Parley shifts uneasily on the couch. “It was a dark night. Somebody moved the outhouse. Maybe it was joke. One of the neighbor boys trying to get a cheap laugh.” Parley sighs and stares out the living room window. He watches his neighbor, Rob Munson, apply another coat of wax to his new Mercedes. “A shame, really,” Parley says, setting his hand on Scotty’s shoulder. “He could have lived another decade. Yes, that was when a man was a man, when you could see what you were made from by pitting yourself against the elements. Don’t you ever think about that,” Parley asks, “pitting yourself against the elements?”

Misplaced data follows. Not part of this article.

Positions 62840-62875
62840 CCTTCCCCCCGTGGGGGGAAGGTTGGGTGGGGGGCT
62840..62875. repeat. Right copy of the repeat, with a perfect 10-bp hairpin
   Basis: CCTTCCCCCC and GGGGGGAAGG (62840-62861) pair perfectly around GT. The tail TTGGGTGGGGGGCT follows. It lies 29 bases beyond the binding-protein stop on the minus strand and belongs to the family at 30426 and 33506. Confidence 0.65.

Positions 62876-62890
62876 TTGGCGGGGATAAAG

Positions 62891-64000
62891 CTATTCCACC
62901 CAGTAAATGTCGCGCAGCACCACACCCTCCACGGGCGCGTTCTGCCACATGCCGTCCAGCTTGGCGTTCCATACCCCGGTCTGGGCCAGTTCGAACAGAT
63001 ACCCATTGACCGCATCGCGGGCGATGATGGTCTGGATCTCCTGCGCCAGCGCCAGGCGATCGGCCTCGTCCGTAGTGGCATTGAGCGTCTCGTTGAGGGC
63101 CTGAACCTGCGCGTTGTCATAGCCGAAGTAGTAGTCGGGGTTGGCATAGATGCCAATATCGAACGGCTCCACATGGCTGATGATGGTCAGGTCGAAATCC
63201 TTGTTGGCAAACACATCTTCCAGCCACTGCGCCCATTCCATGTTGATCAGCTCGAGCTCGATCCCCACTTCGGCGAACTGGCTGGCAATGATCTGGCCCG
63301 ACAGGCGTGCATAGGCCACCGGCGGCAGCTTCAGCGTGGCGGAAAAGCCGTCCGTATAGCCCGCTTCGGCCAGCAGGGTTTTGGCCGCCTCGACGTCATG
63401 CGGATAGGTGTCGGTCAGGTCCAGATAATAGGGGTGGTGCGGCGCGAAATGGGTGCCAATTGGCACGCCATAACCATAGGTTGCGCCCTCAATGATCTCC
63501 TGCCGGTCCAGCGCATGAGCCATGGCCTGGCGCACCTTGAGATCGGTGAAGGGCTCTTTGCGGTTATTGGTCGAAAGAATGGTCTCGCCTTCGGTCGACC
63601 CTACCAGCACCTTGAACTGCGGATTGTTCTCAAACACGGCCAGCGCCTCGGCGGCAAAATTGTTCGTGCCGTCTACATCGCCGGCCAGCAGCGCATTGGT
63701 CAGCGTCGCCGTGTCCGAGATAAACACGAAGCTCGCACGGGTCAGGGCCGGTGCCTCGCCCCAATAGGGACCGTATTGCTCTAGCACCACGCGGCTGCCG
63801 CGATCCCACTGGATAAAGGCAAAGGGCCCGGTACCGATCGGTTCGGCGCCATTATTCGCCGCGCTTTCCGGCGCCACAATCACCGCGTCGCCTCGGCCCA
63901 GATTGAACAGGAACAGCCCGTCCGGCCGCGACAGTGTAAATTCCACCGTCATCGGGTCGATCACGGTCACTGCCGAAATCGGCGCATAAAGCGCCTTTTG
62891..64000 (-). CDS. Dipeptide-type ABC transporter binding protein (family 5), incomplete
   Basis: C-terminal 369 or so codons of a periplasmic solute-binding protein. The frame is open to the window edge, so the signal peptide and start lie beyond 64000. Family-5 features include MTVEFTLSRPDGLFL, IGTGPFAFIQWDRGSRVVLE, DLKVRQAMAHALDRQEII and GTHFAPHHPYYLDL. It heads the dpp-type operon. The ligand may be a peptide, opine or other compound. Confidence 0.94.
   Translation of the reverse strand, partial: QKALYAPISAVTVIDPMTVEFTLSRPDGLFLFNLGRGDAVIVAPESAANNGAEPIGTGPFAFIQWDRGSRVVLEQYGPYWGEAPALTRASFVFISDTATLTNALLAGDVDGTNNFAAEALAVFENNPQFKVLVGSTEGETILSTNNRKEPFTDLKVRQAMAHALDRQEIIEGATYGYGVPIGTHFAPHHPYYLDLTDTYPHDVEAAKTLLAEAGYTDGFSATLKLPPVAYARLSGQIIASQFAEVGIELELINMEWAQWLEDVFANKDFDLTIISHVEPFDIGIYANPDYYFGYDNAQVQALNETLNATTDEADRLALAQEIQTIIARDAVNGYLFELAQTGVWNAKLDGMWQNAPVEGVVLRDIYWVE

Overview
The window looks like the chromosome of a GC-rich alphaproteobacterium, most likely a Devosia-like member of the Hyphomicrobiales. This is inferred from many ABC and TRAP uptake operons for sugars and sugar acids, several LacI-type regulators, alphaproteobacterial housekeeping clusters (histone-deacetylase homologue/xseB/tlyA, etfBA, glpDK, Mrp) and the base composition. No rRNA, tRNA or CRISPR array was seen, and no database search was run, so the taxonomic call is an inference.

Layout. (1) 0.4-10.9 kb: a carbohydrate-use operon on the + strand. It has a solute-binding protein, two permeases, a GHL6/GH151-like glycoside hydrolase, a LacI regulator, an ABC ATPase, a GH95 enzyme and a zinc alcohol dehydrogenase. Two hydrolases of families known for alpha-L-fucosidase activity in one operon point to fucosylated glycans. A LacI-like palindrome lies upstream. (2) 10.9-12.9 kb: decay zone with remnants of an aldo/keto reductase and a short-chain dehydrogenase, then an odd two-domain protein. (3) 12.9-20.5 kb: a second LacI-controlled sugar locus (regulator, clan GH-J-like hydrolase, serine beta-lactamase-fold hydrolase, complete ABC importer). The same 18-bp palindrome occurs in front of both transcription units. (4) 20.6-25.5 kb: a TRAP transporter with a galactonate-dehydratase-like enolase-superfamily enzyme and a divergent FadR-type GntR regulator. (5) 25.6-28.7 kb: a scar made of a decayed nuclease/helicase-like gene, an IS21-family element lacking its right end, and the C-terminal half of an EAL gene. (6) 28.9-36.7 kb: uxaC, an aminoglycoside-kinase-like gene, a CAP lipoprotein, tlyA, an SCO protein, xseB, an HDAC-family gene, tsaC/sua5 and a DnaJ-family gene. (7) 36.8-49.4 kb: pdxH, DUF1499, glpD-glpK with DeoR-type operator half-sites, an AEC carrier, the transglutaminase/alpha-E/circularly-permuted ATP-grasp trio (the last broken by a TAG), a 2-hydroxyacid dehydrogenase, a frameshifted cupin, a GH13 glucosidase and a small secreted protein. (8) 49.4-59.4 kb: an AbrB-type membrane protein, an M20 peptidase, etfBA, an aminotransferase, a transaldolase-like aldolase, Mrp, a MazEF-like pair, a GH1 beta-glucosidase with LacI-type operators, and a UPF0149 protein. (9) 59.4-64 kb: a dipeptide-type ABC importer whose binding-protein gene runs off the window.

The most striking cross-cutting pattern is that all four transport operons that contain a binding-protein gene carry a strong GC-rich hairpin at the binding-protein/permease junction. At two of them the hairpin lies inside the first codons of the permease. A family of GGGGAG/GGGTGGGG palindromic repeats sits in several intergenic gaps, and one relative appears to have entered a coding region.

“I dunno,” Scotty says, wiping his thumb under his nose and then onto his jeans.
Parley kneads Scotty’s bicep. He’s shocked at the loose flab there, at the gelatinous quiver under his fingertips. He looks at his son’s round face. His skin’s so pale, almost translucent. Parley has a sudden idea, a revelation. He rubs his palms together.
“What do you say, Scotty? This Saturday. Ten miles up to Box Elder Peak. Pit ourselves against the elements? We’ll take some beef jerky.”
“I dunno,” Scotty says.
Concerns about America’s Youth
Parley, an excerpt from his journal: : Kids these days! Waddling around with their guts hanging over their belts. All that fat and sugar. There’s no self-control. They can’t even do anything that requires a little discomfort. At the first tingle of pain, they throw their arms up and quit. It’s a pity we can’t pull a handcart across the plains every ten years, pit ourselves against the steel-hard earth as a fierce blizzard pushes us backwards. That would be the life. That was when a man was a man.
Stake President Young Chooses a Scout Camp